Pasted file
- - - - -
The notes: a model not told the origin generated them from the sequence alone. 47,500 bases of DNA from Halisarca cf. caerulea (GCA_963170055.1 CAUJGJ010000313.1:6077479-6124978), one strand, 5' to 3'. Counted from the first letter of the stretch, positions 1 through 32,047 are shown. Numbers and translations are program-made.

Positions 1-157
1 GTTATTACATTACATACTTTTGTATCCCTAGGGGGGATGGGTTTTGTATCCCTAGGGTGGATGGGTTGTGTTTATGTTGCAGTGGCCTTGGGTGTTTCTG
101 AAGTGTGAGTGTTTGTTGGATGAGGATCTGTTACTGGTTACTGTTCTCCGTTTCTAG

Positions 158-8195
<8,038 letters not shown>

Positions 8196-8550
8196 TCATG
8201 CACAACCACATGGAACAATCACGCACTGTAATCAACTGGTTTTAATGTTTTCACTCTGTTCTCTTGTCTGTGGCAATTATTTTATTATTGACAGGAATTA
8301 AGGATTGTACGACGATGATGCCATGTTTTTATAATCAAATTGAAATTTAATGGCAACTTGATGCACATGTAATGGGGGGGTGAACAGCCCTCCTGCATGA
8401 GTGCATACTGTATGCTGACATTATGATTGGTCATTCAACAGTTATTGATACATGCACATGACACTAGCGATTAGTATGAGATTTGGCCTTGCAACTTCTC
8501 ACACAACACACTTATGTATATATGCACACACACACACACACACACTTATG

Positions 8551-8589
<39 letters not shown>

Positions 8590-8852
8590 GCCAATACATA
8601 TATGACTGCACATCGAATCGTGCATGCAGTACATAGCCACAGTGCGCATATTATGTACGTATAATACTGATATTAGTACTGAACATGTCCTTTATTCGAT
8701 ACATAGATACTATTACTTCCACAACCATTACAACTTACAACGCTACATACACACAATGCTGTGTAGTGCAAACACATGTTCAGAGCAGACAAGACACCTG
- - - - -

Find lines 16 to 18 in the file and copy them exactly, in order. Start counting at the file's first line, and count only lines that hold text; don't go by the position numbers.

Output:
8590 GCCAATACATA
8601 TATGACTGCACATCGAATCGTGCATGCAGTACATAGCCACAGTGCGCATATTATGTACGTATAATACTGATATTAGTACTGAACATGTCCTTTATTCGAT
8701 ACATAGATACTATTACTTCCACAACCATTACAACTTACAACGCTACATACACACAATGCTGTGTAGTGCAAACACATGTTCAGAGCAGACAAGACACCTG